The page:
Dick Polman is the national political columnist at NewsWorks/WHYY in Philadelphia (newsworks.org/polman) and a “Writer in Residence” at the University of Pennsylvania. Email him at firstname.lastname@example.org.
The lesson of the 2019 state elections confirmed the lesson of the 2018 congressional midterms: Donald Trump can stage all the demagogic rallies he wants, but he’s powerless to reverse the GOP’s hemorrhaging in the populous suburbs.
If only the Democrats could fight like the Washington Nationals. The new National League champs won four straight on the way to the World Series, with great pitching and clutch hitting. End of story. Or as Joe Biden would say, “Period!”
The constitutional crisis has officially arrived. To the surprise of nobody with a cognitive intellect, Donald Trump has hauled us to this treacherous precipice.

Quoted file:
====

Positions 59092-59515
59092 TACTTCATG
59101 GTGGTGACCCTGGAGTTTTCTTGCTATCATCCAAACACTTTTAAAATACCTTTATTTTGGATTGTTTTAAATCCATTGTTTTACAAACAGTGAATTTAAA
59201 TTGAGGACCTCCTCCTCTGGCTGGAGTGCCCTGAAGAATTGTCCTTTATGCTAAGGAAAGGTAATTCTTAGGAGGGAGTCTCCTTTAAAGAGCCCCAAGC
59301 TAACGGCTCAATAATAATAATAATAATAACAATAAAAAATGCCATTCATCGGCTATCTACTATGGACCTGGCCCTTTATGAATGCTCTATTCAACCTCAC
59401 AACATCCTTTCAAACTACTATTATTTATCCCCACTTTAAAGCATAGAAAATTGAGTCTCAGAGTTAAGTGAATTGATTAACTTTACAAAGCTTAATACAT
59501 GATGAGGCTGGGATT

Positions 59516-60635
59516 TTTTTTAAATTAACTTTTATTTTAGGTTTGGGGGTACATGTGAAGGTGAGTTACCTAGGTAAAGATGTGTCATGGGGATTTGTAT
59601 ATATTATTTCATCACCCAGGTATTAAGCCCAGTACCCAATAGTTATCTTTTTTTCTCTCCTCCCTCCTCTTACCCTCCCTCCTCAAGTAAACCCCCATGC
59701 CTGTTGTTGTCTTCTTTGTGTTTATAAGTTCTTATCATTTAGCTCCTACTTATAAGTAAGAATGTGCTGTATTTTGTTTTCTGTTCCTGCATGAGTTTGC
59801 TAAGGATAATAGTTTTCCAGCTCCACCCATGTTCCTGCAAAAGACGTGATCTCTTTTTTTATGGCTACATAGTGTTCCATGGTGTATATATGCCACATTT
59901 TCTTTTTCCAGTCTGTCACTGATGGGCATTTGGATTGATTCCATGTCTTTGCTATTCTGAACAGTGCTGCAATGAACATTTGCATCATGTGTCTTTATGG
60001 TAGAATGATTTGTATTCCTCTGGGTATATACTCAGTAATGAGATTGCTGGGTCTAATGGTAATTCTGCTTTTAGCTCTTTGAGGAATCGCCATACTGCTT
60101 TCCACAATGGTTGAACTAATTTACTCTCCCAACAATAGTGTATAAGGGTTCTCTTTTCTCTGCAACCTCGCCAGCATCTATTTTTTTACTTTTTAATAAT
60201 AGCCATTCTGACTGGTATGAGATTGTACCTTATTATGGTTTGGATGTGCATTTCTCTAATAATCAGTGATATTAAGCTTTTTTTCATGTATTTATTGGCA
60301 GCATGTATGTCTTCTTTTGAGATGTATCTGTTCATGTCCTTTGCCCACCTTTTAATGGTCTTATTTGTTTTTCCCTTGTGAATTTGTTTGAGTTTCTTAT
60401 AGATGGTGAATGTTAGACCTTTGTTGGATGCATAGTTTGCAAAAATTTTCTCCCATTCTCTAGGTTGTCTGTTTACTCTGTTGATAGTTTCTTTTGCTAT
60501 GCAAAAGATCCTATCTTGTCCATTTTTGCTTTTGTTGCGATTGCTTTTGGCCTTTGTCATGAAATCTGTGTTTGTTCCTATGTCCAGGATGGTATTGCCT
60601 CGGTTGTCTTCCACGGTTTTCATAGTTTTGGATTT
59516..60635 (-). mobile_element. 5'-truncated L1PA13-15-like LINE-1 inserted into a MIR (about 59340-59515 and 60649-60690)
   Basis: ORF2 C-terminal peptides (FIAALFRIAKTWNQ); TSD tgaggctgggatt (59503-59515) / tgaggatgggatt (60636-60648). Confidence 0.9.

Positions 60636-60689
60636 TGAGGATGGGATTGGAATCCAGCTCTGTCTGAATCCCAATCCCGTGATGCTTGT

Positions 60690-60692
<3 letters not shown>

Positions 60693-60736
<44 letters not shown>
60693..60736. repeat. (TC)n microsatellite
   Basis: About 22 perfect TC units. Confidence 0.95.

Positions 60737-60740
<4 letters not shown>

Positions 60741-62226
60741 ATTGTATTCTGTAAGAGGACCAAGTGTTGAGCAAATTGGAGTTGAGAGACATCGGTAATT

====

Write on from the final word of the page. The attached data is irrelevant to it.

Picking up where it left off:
We dare not contemplate what the Washington Republicans would say if Donald Trump were to actually shoot someone in the middle of Fifth Avenue.
Joe Biden has long been adept at talking with a foot in his mouth, so perhaps it’s no surprise late-ly he has overdosed on whoppers. Nevertheless, it has unnerved many Democrats to hear their 2020 front-runner oscillate so frequently between fact and fiction.
Pop quiz: What did Lyndon Johnson in 1968, Gerald Ford in 1976, Jimmy Carter in 1980, and George H. W. Bush in 1992 have in common?
Winston Churchill understood that in times of national emergency, it was imperative to forge alliances with anyone willing to help - no matter how odious those allies might be.
The word in Colorado is that John Hickenlooper is being pressured to quit his futile presidential quest and run for the Senate in 2020. Good.
Deep into last week’s Democratic debate, exasperated Republican strategist John Weaver tweeted: “When the topic is criminal justice, how are they not talking about the criminal in the White House? Huh?”